10th July: Baltit Fort Hunza

It was only a refreshing visit to Baltit Fort of Hunza that washed away some of the disappointment that traveled alongside us for a while. “Now we will see how strong are these little musketeers wearing yellow t-shirts and doing all naughty stuff all the way ! ”, our coaster drivers joked with the kids while dropping us at the point from where we had to start “trekking”. For the novice expeditioners, the steep 20 minutes cobblestone road track shared a resemblance with the monstrous Concordia trek.

A Clandestine Room in Baltit Fort

10th & 11th July: Return Journey

The return journey had started. Our vehicle for a brief while stopped at Rakaposhi Zip line where some of us enjoyed the zip line experience in Ghulmat, Nagar while others watched the thundering Indus flowing nearby. The stay lasted till 3 pm and we left for Chillas and for Islamabad the next day.

Paul Kalanithi once said: “Beauty manifests in mountains, lakes and people. Richness in experiences, friendships and relationships.” This Gilgit Baltistan trip became a testament to those lines. While the coaster arrived at the Daewoo Terminal Islamabad and everyone departed and bade farewell, I was surrounded by a strange melancholy layer that dared to make an astounding impact on the ordinary soul. As I was heading for home and was thinking about the gone GB trip, these lines from the soundtrack of Jerry Maguire kept echoing in my heart, as if someone was disclosing a tightly kept secret about the unadulterated land of Gilgit Baltistan (GB):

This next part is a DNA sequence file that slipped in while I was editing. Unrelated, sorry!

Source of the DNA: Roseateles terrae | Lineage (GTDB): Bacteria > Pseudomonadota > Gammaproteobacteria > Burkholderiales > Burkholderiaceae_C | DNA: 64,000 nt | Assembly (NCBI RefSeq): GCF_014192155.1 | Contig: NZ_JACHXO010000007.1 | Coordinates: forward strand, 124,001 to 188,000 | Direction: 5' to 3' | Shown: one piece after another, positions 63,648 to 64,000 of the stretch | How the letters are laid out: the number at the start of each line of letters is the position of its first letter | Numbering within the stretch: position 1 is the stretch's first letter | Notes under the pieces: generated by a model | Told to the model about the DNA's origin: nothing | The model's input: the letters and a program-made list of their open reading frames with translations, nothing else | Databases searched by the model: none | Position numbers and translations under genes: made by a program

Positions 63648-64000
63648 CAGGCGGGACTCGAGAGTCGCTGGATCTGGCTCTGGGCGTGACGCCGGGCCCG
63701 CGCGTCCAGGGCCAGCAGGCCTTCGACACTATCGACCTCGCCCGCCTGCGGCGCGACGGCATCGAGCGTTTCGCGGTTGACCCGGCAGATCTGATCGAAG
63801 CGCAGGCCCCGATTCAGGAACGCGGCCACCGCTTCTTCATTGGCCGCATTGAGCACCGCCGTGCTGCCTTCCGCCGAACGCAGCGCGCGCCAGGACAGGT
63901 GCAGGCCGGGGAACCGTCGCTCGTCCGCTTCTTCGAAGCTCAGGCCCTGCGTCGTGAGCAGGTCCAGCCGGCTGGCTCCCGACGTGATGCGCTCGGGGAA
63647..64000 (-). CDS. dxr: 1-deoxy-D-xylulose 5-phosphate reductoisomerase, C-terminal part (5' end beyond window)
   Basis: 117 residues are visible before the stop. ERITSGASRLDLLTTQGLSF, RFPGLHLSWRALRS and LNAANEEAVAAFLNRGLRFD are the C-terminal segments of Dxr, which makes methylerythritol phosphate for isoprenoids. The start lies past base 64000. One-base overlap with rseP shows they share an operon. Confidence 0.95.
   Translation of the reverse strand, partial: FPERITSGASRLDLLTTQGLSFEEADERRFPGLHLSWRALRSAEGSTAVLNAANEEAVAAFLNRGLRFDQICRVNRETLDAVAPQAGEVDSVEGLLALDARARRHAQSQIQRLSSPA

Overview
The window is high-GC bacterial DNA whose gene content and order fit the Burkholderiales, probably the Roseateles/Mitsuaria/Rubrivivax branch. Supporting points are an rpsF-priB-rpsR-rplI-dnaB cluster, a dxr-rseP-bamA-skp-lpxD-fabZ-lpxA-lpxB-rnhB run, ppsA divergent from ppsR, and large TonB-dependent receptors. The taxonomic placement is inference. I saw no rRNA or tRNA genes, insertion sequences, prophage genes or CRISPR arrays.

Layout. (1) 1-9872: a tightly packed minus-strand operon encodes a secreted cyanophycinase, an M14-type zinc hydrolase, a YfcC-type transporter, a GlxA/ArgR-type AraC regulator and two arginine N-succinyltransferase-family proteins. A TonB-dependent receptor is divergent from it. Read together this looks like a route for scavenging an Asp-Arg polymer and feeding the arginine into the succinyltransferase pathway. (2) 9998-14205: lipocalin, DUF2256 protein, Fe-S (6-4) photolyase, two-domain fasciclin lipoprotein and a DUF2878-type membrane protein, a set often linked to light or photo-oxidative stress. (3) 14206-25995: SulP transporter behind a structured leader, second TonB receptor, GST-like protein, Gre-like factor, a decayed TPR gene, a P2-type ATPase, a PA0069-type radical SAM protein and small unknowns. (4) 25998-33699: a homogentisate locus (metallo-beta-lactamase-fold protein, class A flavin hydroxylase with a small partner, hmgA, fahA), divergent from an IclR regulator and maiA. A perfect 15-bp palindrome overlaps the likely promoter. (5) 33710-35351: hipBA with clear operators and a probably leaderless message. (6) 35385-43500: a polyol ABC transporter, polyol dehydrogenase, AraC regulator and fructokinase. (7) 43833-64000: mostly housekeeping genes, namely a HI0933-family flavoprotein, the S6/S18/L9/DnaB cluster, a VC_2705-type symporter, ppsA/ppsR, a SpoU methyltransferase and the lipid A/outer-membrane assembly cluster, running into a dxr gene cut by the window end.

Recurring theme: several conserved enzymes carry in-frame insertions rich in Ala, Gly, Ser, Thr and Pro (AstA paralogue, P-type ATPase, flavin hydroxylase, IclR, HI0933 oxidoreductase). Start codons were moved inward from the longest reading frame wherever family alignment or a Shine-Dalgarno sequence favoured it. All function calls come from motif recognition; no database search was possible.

She’ll lead you down a path
There’ll be tenderness in the air
She’ll let you come just far enough
So you know she’s really there
She’ll look at you and smile
And her eyes will say
She’s got a secret garden
Where everything you want
Will always stay
A million miles away
Bruce Springsteen

Author: Hassan Akmal

Hassan is an Aerospace Engineer working in a Public sector Research & Development organization in Islamabad. An avid book reader and a good-music maniac. Hassan cherish friendships, Long walks at nights, Deep conversations, Long drives.